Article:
It’s 1914, the eve of World War I. You’ve come on deck early with your coffee to survey the harbor in the fading light before anchor watch. Off the port rail, you spot a square-rigged merchant vessel quietly getting underway, little changed in appearance from its 19th-century kin. Moments later you glance across the starboard rail to see a turbine-powered naval cruiser, billowing clouds of black smoke and bristling with the latest weaponry, entering the harbor in company with one of those new navy curiosities — a stealthy submarine.
Such visual ironies were common for sailors just prior to WWI. But the incongruity of unarmed, wind-powered vessels becoming the prey of “modern” high-speed naval ships would probably not be fully comprehended by observant sailors … until hostilities began.
In his book The Battle of the Falkland Islands: Before and After, Cmdr. H. Spencer-Cooper notes one such irony as hostilities commenced between British and German battle cruisers on Dec. 8, 1914: “A full-rigged sailing ship appeared on the port hand of our battle cruisers; she was painted white, and her sails were shining as if bleached in the bright sunlight — so close was she that the Admiral was forced to alter his course to pass a couple of miles clear of her, so that the enemy’s shell ricocheting should not hit her.”
The two vessels slammed hard together, starboard to starboard, and the three tall, gaunt men, clad in tattered T-shirts and long pants, no shoes, jumped aboard Saltaire. At least 20 women and children were visible over the low transom as the dhow pulled away at the hands of the helmsman, now the only male I could see remaining onboard. Somali dhows are known to transport illegal domestic workers and prostitutes into Yemen, generating a nice side income for corrupt Yemeni coast guard offici
The sailing ship that had wandered into the middle of this naval engagement was the Norwegian full-rigged ship Fairport, en route from Chile to Norway. Fairport managed to run the gauntlet none the worse for the blunder &mdash her crew probably unaware that war had begun during their passage round the Horn.
Another unidentified sailing vessel was spotted the same day not far from Fairport’s course line by George Hanks, a sick bay attendant on HMS Carnarvon. In his diary, Hanks recorded, “About 3 p.m. a big sailing ship appears on the horizon and no doubt but what those on board her had a magnificent view of the battle just as it was at its zenith.”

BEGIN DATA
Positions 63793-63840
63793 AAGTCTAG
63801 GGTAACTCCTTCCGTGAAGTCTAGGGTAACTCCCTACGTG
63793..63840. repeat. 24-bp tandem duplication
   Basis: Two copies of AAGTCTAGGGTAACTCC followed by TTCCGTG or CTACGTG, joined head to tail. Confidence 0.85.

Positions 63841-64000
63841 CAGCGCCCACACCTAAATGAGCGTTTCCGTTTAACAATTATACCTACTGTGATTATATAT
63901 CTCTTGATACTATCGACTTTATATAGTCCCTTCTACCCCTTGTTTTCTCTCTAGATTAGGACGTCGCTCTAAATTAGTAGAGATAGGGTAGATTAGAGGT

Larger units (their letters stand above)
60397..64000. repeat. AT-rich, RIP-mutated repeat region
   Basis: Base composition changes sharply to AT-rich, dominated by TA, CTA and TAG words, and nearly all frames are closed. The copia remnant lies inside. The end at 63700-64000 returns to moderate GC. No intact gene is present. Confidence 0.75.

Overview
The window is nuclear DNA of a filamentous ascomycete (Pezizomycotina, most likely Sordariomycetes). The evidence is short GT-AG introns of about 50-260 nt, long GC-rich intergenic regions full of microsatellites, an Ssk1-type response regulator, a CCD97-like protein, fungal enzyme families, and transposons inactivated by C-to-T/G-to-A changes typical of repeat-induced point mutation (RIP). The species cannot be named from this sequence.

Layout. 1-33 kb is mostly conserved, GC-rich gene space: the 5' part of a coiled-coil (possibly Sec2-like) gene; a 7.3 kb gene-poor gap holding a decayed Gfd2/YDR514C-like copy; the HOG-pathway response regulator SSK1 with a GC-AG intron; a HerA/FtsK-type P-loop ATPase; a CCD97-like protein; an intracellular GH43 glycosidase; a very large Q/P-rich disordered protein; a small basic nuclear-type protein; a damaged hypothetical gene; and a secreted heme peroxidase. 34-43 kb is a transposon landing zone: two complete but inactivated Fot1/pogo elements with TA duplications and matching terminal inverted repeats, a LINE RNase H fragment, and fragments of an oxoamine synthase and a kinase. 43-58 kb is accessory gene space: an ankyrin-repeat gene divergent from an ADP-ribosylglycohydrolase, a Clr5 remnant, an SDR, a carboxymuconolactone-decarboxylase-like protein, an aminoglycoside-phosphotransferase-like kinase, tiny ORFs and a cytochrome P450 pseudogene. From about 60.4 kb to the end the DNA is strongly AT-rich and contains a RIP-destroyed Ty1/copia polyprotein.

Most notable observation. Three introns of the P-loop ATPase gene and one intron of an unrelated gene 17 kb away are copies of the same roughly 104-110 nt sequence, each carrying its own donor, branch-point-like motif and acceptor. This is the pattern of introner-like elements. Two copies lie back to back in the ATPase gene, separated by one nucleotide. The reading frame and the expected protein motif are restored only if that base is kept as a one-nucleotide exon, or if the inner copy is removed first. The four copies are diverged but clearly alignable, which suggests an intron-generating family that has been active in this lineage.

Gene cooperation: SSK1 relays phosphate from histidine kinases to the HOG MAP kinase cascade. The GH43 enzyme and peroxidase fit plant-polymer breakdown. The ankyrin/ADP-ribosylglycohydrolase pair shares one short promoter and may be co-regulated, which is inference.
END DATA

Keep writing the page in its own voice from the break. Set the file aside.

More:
American vessels were initially spared naval harassment thanks to U.S. neutrality policy. But on Jan. 27, 1915, while sailing off the Brazilian coast, Capt. H.H. Kiehne of the 3,374-ton American steel-built barque William P. Frye (launched at Bath, Maine, 1901) was about to learn that neutrality didn’t count for much. Frye, en route from Seattle to England with a cargo of wheat, was quickly overhauled by the German armed cruiser Prinz Eitel Friedrich. Cmdr. Max Thietichens of Friedrich ordered Kiehne to stop and prepare to receive a boarding party. When the Germans found Frye carrying “contraband” wheat for England, Thietichens demanded that Kiehne commence dumping his cargo. However, unloading progressed too slowly for the impatient German. Thietichens ordered Kiehne and his crew to board Friedrich while a demolition team prepared the barque and her remaining cargo for destruction. Frye was sunk with a dynamite charge, gaining for the vessel the dubious honor of being the first American marine casualty of WWI.
Large vessels weren’t the only sail-powered victims of the war, however. On Aug. 30, 1918, the 136-ton Lunenburg fishing schooner Potentate was proceeding home from the Grand Banks. Capt. Fred Gerhardt (a descendant of 18th century German settlers at Lunenburg) was pleased with his catch &mdash 1,400 quintals (140,000 lbs) of cod. As Potentate left the Banks, fog engulfed the schooner, and all was quiet until an insistent voice boomed through the mist, “Heave your ship to, and lower your sails!”
When Gerhardt came topside to investigate, he found a surfaced German U-boat a short distance off. The Lunenburg captain was ordered to lower a dory and come aboard the submarine, where he and his two oarsmen were informed by the German commander that the schooner would be sunk because it was “helping to feed America.” After being held for two hours, Gerhardt heard a muffled explosion. Potentate was sent below with a charge of dynamite, but not before the remaining crew on the schooner had been allowed to lower their dories, filled with belongings, food and water.
The German commander offered Gerhardt and his men an apology in German for having destroyed their means of livelihood, before setting them free in their dory. The commander tossed Gerhardt a loaf of rye bread and a cask of water, and told them to row for the Newfoundland coast. Potentate’s captain and crew eventually arrived safely at St. John’s.
Between August and September 1918, U-boats dispatched nine fishing schooners near the Grand Banks &mdash unfortunate for their Canadian and American shareholders, given that hostilities with Germany would cease in November, just weeks later. The exact number of vintage sailing ships lost to hostile action during those dangerous years will likely never be known.ls who, for a handful of rials, allow entry of the human contraband.